This was a new experience for me. I was always popular in school, due in no small part to my inability to be quiet for long. I'm a smart-alecky, sarcastic, loud-mouthed, funny, fun-loving girl. And people are usually drawn to that. (I'm not really all puffed up with pride, I'm just acknowledging the personality I was born with, one that has generally been a positive thing.) But, for some reason, I just couldn't make friends in my new ward. After a few years, I was called into the Relief Society presidency, which provided a great way to meet people. And I did meet, and get to know, some really great people. But it wasn't the same as my previous ward. I still didn't feel like I was worshipping with family. I didn't feel like I belonged. I didn't have the social connection that made my doubts seem insignificant. And so, much to my dismay, my doubts grew. My depression grew. And my anxiety grew.

There will be many people, I have no doubt, who will read this and assume that I left because I was offended, that I didn't feel loved enough, that I didn't get that sense of belonging I needed. Boo-hoo, woe is me. So I left to go eat worms. (Nobody loves me, everybody hates me, guess I'll go eat worms. . . my parents recited that little ditty to us frequently when we complained about our social status. And it usually could make me laugh and get over myself!) I see this situation a little differently than those naysayers. I think God led me to this place, because God, whoever He or She is, knew that this was what I needed. I needed the space to leave, and I would never have found it amongst so much love. I needed to not belong, so that I would be compelled to find myself. To discover who I really am, and what I really believe. And being the social extrovert that I am, I never would have been able to break free from the bonds I had formed with my fellow saints, had I not been forced to it by loneliness.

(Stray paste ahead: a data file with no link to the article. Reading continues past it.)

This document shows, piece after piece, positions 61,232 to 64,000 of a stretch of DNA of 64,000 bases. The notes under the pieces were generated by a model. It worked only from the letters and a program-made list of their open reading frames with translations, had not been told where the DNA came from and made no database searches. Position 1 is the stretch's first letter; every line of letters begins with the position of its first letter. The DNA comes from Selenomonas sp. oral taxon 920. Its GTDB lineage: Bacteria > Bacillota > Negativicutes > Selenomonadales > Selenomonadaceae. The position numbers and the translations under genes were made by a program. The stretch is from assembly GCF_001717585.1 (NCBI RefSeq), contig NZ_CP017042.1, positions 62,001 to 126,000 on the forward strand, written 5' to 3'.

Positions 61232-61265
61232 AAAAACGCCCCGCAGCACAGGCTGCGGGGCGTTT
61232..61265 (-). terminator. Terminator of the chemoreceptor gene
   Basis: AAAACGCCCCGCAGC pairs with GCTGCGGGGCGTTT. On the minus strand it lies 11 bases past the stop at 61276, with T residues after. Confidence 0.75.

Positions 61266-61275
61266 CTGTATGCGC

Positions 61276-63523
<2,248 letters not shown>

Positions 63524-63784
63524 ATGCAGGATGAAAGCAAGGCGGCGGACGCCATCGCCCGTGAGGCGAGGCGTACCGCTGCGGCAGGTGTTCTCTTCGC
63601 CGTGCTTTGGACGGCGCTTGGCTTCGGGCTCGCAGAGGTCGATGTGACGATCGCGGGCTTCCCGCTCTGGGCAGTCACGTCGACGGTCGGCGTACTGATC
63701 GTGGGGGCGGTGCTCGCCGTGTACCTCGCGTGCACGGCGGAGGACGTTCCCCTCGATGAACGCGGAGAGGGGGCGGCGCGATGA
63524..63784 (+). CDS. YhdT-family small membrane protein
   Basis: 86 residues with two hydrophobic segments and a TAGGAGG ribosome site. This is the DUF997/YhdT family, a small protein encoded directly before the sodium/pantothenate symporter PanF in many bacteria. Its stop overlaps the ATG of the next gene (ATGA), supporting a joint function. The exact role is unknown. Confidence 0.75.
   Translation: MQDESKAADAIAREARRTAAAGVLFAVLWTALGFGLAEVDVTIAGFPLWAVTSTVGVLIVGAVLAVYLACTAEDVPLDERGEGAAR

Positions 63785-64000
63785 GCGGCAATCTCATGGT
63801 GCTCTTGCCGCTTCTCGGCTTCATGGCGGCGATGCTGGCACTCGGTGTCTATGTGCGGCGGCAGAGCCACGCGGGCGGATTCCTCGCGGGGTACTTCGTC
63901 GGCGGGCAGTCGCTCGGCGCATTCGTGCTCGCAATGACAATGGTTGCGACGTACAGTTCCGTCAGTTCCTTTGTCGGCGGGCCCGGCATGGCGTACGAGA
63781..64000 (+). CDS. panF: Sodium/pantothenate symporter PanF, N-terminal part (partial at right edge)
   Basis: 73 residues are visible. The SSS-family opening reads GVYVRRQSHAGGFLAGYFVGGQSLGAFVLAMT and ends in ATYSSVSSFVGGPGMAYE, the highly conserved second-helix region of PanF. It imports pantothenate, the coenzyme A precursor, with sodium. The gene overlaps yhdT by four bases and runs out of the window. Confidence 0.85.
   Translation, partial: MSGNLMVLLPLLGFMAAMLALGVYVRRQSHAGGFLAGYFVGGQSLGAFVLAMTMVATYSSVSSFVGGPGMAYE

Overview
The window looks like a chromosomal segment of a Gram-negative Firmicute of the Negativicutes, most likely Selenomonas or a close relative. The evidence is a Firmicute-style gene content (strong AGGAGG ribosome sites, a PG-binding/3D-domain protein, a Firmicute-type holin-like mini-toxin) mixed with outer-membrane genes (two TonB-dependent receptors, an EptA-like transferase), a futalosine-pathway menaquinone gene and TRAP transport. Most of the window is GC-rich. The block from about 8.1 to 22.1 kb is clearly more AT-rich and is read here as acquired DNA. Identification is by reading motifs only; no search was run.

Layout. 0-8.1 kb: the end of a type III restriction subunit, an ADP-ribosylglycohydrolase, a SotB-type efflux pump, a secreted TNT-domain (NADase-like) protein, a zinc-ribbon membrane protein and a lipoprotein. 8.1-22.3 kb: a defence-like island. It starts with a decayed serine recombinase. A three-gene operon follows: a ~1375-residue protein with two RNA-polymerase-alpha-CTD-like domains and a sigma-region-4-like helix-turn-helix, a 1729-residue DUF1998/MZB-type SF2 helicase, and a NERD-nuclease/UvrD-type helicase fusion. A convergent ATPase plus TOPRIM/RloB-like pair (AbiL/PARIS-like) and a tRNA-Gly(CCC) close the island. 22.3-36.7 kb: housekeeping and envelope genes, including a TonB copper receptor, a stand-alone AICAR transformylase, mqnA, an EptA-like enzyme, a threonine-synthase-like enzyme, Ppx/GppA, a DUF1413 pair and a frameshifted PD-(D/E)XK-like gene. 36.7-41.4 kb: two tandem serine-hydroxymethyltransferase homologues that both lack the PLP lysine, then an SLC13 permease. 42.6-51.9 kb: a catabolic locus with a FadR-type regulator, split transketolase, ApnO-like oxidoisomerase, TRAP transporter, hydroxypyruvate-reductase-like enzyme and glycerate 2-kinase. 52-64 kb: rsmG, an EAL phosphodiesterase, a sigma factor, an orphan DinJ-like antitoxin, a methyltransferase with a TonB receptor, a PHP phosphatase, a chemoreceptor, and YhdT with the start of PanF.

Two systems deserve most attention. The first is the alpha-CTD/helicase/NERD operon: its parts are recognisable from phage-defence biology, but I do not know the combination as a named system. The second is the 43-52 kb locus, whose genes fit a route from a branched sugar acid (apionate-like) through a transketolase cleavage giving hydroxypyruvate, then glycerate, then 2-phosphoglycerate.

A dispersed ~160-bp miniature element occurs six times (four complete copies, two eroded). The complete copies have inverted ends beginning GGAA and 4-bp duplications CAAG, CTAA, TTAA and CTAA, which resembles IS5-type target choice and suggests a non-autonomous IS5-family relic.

I believe that I was led to my new home, by whatever force is at work in the universe, because it was time for me to get in touch with my center. To figure out that while I love religious people, I do not love religion. I do not love church. But I could never have acknowledged that to myself, or my community, had I not come to this place where I had little to no social connections. I was finally at peace with our decision to move when we found this particular lot, in this particular ward. And I have finally found peace within myself now that I am not bound by friendship to my ward family. I have no deep connections here, beyond a couple of people who I can and do still see outside of church, so I have been allowed to walk away. And that is exactly what I needed to do.

Mormonism does community very well. And the people who are active in that community generally find happiness there. I would never argue that they should leave, or that it isn't 'true' for them. But, for me, community wasn't enough. For me, it isn't 'true', and I don't believe I would ever have found the peace I sought within the bounds of a religious community. I am finally in the right place, at the right time. I am at peace. It is well with my soul.

Monday, October 22, 2012

For Karen. . .

Hey, Karen, guess what? You get your own blog post! This one's for you! . . .

Imagine my delight at opening my email inbox today, and receiving not one, not two, not even three, but four new comments on my blog today. I was excited, thinking maybe someone had read what I'd written, and wanted to let me know they'd been touched by it. It's happened before! Honestly! But, sigh. . . not today. Each response was from just one person: my new friend, Karen. And each one was a recitation of all the ways in which I was wrong on that day's topic.

My first inclination was to respond to each comment, point by point, and explain what you'd failed to see in the original post. To refute your criticisms. To defend myself and my hard-won positions. And then I realized the futility in such an effort. Because I realized, Karen, that you haven't come here to engage me in enlightening dialogue because you're interested in my viewpoint and perspective. You want only to point out where I am wrong, and to bolster your own views by tearing down mine. As I pointed out once before, you seem much more interested in confrontation than conversation.